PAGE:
Hurriyat chief's son picks up gun. That's a first in Kashmir
Even by Kashmiri standards where more and more youth taking up the gun now hardly attracts any notice, this is unthinkable: for the first time a top separatist leader’s son has joined militancy. Junaid Ashraf Khan, son of Mohammad Ashraf Sehrai, the newly appointed chief of separatist oufit Tehreek-i-Hurriyat, went missing on Friday after he left his home at Srinagar’s Baghat area for Friday prayers.
The Family lodged a missing report at the nearby police station. But as has by now become a familiar turn of events, a picture of Khan brandishing a Kalashankov went viral across social media. The picture had his address and his father’s name emblazoned across it. Khan has joined Hizbul Mujahideen, the pro-Pakistan militant outfit.
When contacted, a family member refused to talk, saying they were “too much in shock to say anything about the development”.
“Think about our state of mind,” he said.
Soon after his taking over as the TeH chief, Sehrai had expressed himself against the advent of Islamic State and al-Qaeda in Kashmir, saying the Kashmir cause had nothing to do with any organisation espousing a global agenda.
“Our agenda is simple. We only want Kashmir to be free from Indian occupation. Nothing else,” Sehrai had said in an interview to a local daily. “Daesh and Al-Qaida have nothing to do with our movement and we will never accept them”.
Sehrai had also urged Zakir Musa, chief of Ansar Gazwat-ul-Hind, an al-Qaeda affiliate, to shun his extremist ideology. “Zakir Musa is the light of my eyes. He left everything for a sacred cause. But I want to tell him that by moving towards extremism he was doing India a favour,” Sehrai said.
Two days later, his son, an MBA, took up arms and it stunned Kashmir. Security agencies too. Jammu and Kashmir Police Director-General SP Vaid termed the development “unfortunate”. He was quick to urge Sehrai to persuade his son to return and set an example for others to follow.
“I urge Sehrai that since he is in command, he should appeal his son and other local boys wielding guns to return. He should himself take a lead in entering into a dialogue so that youth of Kashmir are saved from the path of violence,” Vaid said.
The development has also set social media talking. The drift of the conversation has largely favoured Khan’s decision, with a minority view expressing concern at the troubling new direction that Kashmir was taking.
“Now no 1 can say huriyat leaders settle their family outside n play with future of others (sic),” posted one user on Facebook while sharing Khan’s picture.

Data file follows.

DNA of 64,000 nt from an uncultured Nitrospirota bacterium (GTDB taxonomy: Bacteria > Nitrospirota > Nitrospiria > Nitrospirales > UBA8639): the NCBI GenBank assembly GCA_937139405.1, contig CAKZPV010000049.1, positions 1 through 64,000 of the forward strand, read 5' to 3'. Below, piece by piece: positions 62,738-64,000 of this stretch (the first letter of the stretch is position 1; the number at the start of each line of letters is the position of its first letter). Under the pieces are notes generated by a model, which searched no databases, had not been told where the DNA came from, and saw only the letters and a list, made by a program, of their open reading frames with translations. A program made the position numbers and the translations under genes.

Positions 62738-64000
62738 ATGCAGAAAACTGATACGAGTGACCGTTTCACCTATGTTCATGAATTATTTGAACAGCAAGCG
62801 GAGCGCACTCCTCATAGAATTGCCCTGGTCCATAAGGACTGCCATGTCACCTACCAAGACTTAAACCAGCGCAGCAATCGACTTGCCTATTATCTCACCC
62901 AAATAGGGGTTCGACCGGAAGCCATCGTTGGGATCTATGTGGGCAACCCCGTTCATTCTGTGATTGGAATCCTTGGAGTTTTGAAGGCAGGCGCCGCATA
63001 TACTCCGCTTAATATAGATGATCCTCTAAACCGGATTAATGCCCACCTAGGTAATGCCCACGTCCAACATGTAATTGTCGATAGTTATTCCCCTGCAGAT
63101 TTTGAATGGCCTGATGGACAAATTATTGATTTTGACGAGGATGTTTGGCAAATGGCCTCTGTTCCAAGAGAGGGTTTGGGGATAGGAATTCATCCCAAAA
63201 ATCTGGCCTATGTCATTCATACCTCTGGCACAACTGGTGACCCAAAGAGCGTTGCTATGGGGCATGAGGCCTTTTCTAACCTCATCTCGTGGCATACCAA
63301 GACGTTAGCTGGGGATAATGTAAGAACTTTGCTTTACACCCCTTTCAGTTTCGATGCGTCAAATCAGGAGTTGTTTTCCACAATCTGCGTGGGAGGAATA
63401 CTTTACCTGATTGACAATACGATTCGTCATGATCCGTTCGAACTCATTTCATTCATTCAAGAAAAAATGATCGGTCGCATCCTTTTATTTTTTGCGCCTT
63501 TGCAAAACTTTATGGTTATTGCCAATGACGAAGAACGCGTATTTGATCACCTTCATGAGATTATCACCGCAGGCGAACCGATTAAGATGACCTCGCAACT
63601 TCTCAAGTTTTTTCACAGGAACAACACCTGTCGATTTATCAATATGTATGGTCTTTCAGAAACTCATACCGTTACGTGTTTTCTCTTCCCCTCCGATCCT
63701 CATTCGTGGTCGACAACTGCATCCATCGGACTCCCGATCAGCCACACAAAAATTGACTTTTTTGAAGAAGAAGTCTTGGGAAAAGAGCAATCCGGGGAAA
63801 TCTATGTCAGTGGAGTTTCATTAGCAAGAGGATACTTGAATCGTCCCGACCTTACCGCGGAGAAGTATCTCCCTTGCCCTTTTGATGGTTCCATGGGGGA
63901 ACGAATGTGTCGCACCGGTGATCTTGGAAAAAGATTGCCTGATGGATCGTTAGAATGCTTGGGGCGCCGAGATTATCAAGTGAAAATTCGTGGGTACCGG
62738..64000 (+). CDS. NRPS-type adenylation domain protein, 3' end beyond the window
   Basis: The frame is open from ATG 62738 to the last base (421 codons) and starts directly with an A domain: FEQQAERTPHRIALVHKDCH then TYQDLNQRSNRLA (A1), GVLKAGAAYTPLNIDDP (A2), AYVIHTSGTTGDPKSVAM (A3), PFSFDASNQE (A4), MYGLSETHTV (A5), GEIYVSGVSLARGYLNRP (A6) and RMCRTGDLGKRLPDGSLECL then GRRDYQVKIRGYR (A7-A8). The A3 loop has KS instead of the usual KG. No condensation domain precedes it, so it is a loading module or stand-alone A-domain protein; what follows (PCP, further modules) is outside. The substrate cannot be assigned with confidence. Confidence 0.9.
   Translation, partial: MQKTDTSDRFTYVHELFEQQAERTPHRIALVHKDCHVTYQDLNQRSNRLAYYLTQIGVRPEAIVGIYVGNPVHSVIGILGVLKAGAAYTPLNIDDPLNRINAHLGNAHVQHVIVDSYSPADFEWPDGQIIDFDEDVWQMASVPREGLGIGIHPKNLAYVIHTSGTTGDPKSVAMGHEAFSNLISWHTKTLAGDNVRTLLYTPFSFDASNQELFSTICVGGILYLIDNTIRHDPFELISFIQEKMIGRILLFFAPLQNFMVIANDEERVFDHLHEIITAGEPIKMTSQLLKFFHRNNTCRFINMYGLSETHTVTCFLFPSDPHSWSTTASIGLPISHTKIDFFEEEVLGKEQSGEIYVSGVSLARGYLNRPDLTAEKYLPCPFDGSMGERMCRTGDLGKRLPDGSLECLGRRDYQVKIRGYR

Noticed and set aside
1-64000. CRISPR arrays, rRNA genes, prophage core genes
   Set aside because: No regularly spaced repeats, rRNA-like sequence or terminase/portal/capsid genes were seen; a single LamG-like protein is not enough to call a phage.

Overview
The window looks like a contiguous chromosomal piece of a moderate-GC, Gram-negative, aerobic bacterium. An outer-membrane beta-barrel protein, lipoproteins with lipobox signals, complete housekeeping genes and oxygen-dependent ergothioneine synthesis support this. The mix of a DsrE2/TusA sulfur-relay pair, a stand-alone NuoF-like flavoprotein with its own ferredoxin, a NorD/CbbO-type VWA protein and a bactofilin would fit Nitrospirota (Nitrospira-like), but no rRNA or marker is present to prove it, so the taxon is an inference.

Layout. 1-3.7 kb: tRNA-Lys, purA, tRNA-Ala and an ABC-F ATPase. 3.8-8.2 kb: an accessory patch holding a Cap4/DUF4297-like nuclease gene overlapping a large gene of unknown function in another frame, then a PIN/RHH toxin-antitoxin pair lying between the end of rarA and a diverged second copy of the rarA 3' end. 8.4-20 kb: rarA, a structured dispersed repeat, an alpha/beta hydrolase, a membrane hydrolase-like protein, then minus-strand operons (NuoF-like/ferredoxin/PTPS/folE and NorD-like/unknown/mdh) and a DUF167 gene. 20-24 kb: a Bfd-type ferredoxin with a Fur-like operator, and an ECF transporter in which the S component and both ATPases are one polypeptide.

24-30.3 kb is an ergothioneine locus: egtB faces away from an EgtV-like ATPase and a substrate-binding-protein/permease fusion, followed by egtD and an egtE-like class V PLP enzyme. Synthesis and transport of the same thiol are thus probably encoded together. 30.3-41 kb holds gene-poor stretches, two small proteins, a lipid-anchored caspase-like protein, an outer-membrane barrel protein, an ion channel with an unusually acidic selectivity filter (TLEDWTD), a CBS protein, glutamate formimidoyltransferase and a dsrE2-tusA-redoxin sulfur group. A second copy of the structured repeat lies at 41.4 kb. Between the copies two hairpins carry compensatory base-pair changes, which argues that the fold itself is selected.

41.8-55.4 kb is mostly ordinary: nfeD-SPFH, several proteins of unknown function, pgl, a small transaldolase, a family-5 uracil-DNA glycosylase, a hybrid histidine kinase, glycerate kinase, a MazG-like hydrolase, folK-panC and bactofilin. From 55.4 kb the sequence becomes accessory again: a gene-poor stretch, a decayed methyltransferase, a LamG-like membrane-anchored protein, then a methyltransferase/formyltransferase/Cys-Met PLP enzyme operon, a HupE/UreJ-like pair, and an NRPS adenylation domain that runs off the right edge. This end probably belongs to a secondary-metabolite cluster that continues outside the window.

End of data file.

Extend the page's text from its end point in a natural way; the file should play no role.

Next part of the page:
“(Khan’s joining militancy) sets a new bar for #Kashmir separatist leadership. May catapult #Sehrai to a level where his leadership remains undisputed. A possible flip to militancy also (sic),” tweeted another.
”Now what will india counter this with. Situation is literally out of control in kashmir or can we say India has lost kashmir. Axed it's own toes by using policy of iron fist in Kashmir (sic),” tweeted yet another.
The unusual development has cast a renewed spotlight on the trend of the local youth joining militancy. A phenomenon that seemed to have been largely confined to the interiors of the countryside in South Kashmir is now radiating out to the urban centres including Srinagar. The trend is also creeping up the social ladder with the youth which are highly educated and belong to affluent and apparently insulated families also taking the plunge. Sehrai’s is one such family.
A few months ago, Mannan Wani, a PhD student from Aligarh Muslim University, joined Hizbul Mujahideen. Incidentally, Wani hails from Tikipora, Kupwara, Sehrai’s ancestral village.
Sehrai, seen as successor to separatist patriarch Syed Ali Shah Geelani, is unlikely to go against his son’s decision, as doing so will run counter to his long-held political beliefs and that of the ideological stance of Hurriyat G, a powerful hardline secessionist alliance of which TeH is a constituent.
Though a professed votary for a peaceful political movement for Kashmir’s merger with Pakistan, Hurriyat G has traditionally rationalised the militant struggle as a course of action forced upon the youth by “India’s intransigence”. In his statements, Sehrai has defended the political and militant struggle as essential to the achievement of goal of Azadi.
At the same time, having a son as a militant will substantially boost Sehrai’s moral stature as a separatist leader in Valley. It has, for once, dented the argument that the separatist leaders preached jihad to neighbours’ kids and saved their own.
“Ashraf Sehrai’s son joins Militant ranks, breaking the norm that separatists enjoy ravishly while others die,” tweeted Jibran Asim.
Earlier, it were only the militant leaders from Pakistan who are known to send their children to fight in Kashmir. Among them is the Mumbai attack mastermind Zakiur-Rehman Lakhvi and Abdur Rehman Makki, second-in-command in Jamat-u-Dawa headed by Hafiz Saeed.
While Lakhvi’s 20-year-old son Mohammad Qasim was killed way back in 2007 in an encounter in Bandipore area, Makki’s two sons – Abu Musaib and Abu Owaid – were killed in 2017.